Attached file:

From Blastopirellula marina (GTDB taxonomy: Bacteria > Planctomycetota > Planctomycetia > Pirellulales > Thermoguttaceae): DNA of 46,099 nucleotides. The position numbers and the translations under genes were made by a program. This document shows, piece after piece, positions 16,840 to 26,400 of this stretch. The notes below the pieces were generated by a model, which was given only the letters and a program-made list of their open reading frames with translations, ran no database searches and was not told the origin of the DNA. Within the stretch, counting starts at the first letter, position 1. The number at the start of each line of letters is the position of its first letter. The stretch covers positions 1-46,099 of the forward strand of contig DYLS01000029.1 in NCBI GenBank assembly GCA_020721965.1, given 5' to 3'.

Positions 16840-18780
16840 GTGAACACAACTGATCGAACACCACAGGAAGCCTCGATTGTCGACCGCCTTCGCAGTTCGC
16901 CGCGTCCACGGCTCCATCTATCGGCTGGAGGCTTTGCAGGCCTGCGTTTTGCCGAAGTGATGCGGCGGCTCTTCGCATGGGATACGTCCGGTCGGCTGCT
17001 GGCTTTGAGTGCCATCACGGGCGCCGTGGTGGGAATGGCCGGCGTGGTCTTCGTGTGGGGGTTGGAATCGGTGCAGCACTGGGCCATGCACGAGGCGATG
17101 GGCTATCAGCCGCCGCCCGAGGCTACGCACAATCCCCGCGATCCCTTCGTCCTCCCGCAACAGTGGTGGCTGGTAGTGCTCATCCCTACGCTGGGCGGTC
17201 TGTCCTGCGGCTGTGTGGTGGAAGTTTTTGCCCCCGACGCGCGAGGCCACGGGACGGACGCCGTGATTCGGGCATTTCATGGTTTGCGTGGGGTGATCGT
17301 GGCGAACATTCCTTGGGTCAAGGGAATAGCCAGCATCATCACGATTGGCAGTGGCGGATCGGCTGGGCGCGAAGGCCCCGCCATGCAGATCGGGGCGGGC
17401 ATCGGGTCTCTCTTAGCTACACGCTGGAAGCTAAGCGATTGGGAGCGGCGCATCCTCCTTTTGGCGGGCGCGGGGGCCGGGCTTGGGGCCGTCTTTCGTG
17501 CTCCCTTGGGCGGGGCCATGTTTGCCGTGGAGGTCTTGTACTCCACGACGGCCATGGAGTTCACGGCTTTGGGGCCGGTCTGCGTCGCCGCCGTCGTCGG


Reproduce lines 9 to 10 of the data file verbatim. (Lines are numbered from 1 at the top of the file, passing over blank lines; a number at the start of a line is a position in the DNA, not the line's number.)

17401 ATCGGGTCTCTCTTAGCTACACGCTGGAAGCTAAGCGATTGGGAGCGGCGCATCCTCCTTTTGGCGGGCGCGGGGGCCGGGCTTGGGGCCGTCTTTCGTG
17501 CTCCCTTGGGCGGGGCCATGTTTGCCGTGGAGGTCTTGTACTCCACGACGGCCATGGAGTTCACGGCTTTGGGGCCGGTCTGCGTCGCCGCCGTCGTCGG